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Muhammad Bilal Abid, MD, MRCP, discusses the efficacy of a third COVID-19 vaccine dose after hematopoietic cell transplantation in patients with hematologic malignances.
Muhammad Bilal Abid, MD, MRCP, assistant professor of medicine, Divisions of Hematology/Oncology and Infectious Diseases, Medical College of Wisconsin, discusses the efficacy of a third COVID-19 vaccine dose after hematopoietic cell transplantation in patients with hematologic malignances.
Seventy-five patients were put together to study the efficacy of a third COVID-19 vaccine dosage after receiving hematopoietic cell transplantation, CAR T-cell therapy, or bispecific T-cell engagers (BiTEs), Abid says. This population included 30 autologous recipients, 26 allogeneic recipients, 10 CAR T recipients, 9 BiTEs recipients, Abid explains. Moreover, all 75 of the patients had not seroconverted to any degree after receiving two doses of the initial primary vaccination and 59% developed protective antibodies after the third dose, Abid says.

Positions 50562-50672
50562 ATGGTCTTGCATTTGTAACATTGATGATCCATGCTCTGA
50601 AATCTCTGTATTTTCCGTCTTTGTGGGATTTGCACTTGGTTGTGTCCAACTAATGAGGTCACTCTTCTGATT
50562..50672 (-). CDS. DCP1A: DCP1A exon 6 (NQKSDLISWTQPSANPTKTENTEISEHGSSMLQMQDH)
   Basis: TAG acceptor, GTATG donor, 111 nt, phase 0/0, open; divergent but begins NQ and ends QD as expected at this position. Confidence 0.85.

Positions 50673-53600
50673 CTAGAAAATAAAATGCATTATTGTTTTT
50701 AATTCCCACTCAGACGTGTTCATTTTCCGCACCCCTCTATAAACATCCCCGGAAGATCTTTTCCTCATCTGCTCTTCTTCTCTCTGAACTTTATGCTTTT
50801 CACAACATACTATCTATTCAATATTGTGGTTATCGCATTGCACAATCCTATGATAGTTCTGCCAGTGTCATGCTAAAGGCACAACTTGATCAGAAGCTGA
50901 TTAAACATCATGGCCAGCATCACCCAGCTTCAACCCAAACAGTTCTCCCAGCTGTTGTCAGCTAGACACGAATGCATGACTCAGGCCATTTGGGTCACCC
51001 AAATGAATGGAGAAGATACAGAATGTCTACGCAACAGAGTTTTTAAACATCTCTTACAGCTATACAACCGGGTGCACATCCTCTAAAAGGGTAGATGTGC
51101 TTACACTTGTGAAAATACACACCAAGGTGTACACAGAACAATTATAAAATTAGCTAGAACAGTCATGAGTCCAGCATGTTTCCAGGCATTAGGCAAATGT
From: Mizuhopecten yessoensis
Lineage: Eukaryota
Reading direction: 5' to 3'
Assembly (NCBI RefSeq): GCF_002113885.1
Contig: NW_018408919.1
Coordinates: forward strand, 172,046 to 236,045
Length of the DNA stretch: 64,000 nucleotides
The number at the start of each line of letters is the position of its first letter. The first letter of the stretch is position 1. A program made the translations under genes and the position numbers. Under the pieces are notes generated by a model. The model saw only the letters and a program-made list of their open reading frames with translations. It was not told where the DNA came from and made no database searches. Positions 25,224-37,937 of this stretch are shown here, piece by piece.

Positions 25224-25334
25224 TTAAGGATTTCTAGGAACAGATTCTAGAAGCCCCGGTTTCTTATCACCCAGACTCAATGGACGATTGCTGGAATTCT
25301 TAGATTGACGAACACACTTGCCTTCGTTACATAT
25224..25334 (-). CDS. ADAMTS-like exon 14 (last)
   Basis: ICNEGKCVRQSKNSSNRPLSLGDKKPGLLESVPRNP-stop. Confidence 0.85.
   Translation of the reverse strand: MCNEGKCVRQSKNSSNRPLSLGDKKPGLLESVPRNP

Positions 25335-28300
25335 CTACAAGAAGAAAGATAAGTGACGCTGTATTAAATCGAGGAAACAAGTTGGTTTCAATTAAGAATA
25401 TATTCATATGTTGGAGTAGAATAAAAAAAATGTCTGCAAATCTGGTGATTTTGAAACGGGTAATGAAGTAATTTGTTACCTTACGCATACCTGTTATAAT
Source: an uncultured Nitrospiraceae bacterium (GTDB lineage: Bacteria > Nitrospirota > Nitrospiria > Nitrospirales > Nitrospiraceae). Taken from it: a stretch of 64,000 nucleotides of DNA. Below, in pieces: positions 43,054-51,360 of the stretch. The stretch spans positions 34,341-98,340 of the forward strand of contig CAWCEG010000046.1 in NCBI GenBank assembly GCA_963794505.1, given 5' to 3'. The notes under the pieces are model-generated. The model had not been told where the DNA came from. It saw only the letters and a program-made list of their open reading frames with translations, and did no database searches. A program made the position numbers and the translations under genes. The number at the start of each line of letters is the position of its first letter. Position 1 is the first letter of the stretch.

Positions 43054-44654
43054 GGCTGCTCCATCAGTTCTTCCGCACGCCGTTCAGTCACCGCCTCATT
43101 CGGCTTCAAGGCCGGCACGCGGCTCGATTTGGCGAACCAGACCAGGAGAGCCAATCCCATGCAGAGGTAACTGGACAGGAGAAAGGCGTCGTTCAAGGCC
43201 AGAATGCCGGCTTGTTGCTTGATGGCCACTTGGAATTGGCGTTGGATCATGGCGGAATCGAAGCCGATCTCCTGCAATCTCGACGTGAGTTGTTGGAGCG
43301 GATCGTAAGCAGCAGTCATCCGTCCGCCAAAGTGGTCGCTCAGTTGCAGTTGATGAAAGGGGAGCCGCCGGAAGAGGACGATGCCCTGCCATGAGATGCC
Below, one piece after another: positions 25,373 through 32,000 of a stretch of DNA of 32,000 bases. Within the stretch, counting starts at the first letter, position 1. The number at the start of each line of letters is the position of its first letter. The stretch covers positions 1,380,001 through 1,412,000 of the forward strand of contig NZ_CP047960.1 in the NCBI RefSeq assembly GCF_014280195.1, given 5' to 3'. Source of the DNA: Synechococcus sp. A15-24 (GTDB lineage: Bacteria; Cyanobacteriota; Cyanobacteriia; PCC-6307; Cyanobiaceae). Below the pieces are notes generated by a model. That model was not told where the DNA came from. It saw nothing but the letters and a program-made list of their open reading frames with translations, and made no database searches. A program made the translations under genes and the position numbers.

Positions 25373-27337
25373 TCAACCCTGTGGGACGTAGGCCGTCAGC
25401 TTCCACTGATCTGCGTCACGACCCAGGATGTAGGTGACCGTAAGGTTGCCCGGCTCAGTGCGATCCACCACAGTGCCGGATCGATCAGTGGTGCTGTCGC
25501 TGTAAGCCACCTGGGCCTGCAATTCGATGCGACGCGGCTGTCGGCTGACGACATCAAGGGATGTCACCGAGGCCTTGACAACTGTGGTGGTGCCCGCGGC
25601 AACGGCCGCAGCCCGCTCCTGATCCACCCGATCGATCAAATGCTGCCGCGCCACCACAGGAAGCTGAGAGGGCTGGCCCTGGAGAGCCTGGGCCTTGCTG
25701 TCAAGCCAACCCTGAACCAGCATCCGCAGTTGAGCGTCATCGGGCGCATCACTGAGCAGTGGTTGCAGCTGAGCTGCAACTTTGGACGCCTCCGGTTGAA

When stratified by subgroups, the seroconversion rates were 63% among autologous transplantation recipients, 58% among allogeneic transplantation recipients, and 40% among CAR T-cell recipients, and 67% among BiTE recipients, Abid explains. While there was no significant differences in seroconversion rates based on the state of contemporary relevant clinical variables, corticosteroid usage stood out in terms of conversion rates, Abid emphasizes.
Moreover, there was a significant difference between the titers among those patients who were receiving a dose of corticosteroids at the time of the third vaccination dose vs those who were not, Abid continues. On a subgroup analysis, a significant difference was noted between seroconversion rates among patients with multiple myeloma and lymphoma in autologous transplant subgroups, as seroconversion patients with myeloma converted better than patients with lymphoma, Abid concludes.